The largest law enforcement sweep of elder fraud cases in the country, involving more than a million victims, was conducted Thursday by the U.S. Attorney’s Office and other law enforcement agencies.

The cases charge more than 250 defendants from around the world with various schemes in which victims, mostly elderly. lost more than $500 million.

The cases include criminal, civil and forfeiture actions across more than 50 federal districts, the attorney general said. Two hundred of the defendants were charged criminally.

The Department of Justice coordinated its announcement with the FTC and state attorneys general, who independently filed numerous cases targeting elder frauds.

The actions charged fraud schemes ranging from mass mailing, telemarketing and investment frauds to individual incidences of identity theft and theft by guardians. A number of cases involved transnational criminal organizations that defrauded hundreds of thousands of elderly victims, while others involved a single relative or fiduciary who took advantage of an individual victim, the announcement said.

"Winners. That’s what so many of the people who received these solicitations in the mail thought they were. But they’re not. They are victims of scams that postal inspectors have seen and investigated for decades. In fact, some of the same operators we encountered 20 years ago are back,” said Chief Postal Inspector Guy Cottrell. Postal inspectors executed search warrants on 12 locations nationwide.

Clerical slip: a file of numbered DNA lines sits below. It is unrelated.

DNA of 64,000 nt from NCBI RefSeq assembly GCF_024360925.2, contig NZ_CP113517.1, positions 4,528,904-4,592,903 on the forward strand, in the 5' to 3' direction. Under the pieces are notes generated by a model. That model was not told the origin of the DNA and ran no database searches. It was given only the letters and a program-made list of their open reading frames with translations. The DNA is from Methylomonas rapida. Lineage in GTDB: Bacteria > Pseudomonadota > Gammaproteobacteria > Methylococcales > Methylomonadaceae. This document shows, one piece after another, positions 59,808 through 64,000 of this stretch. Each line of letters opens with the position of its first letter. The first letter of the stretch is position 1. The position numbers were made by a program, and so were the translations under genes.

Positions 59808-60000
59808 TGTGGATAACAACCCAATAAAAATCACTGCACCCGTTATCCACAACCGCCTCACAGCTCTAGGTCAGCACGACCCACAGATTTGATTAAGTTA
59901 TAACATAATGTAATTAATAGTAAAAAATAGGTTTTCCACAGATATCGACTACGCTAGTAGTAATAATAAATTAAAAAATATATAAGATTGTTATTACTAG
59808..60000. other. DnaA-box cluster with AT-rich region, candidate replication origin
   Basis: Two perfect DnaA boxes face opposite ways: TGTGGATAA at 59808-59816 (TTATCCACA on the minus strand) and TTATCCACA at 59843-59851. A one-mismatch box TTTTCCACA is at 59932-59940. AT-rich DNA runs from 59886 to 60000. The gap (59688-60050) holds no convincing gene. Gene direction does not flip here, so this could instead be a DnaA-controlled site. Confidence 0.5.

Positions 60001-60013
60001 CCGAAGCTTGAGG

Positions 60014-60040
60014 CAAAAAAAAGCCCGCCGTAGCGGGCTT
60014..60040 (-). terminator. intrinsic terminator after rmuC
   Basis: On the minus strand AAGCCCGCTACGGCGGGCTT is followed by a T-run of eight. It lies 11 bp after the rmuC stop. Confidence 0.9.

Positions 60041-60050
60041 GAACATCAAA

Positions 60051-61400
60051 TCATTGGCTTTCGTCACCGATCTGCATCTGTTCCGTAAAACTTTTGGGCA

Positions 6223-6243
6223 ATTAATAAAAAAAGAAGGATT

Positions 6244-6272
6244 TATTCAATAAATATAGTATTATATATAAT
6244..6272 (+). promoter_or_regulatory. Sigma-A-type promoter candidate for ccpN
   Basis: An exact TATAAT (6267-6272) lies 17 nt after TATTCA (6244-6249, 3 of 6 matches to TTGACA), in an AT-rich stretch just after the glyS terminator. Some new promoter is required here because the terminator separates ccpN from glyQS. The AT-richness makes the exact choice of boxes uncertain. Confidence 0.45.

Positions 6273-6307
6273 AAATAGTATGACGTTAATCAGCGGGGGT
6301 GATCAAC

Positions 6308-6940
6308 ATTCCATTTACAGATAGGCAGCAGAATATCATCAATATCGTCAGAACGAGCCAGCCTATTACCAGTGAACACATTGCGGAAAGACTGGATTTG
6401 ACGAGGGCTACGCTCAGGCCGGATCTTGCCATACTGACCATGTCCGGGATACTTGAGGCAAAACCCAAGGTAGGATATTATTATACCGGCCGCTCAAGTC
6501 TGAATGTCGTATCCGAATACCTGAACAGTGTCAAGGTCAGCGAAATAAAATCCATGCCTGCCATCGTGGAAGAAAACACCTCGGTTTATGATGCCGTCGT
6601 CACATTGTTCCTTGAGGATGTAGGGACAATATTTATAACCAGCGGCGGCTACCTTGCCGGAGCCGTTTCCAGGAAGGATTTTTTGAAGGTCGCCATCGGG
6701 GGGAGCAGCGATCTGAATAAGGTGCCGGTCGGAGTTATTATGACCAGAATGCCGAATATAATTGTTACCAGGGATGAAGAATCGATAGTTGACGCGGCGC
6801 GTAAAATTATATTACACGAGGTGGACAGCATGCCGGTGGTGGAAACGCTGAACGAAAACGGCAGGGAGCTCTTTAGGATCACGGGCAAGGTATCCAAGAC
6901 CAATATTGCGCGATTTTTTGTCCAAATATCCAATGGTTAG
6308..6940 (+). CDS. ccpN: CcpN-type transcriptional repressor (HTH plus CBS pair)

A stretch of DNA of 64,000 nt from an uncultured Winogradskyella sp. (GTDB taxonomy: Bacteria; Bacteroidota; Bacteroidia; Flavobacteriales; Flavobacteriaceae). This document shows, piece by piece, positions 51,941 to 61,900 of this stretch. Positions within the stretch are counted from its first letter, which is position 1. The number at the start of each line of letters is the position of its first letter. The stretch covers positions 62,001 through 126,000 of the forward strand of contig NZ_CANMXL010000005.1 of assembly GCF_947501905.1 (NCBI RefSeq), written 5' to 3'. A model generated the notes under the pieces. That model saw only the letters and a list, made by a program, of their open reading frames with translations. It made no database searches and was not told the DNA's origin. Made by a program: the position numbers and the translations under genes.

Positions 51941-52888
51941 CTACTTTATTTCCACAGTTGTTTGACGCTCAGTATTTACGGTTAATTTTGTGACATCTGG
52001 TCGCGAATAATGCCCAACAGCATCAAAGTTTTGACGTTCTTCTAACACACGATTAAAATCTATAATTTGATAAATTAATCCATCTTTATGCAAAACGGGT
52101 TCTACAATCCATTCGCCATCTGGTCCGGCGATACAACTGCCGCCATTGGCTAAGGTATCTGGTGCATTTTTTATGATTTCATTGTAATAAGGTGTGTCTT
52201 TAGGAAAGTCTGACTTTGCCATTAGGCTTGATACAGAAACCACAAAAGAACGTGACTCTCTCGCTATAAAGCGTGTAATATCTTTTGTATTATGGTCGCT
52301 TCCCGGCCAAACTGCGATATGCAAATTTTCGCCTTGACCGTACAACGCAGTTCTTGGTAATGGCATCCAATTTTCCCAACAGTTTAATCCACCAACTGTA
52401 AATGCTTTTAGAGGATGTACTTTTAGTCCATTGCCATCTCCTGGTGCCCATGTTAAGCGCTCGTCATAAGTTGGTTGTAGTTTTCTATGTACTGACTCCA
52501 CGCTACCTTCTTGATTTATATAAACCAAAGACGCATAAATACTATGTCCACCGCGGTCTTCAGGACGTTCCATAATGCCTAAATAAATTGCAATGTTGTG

The sweep also involved more 43 mass-mailing fraud operators and search warrants for 14 premises from Las Vegas to south Florida, and 20 warrants issued in Vancouver, British Columbia.

“The defendants targeted elderly and vulnerable consumers both in the United States and abroad, using U.S. addresses and the U.S. mails to try to legitimize their fraudulent schemes,” said U.S. Attorney for the Eastern District of New York Richard P. Donoghue. “They sold false promises of life-changing prizes that never came true.”

Some examples of the elder financial exploitation include lottery phone scams, in which callers convince seniors that a large fee or taxes must be paid before one can receive lottery winnings, and grandparent scams, which convince seniors that their grandchildren have been arrested and need bail money.

Others include romance scams, which lull victims to believe that their online paramour needs funds for a U.S. visit or some other purpose; IRS imposter schemes, which defraud victims by posing as IRS agents and claiming that victims owe back taxes; and guardianship schemes, which siphon seniors’ financial resources into the bank accounts of deceitful relatives or guardians.

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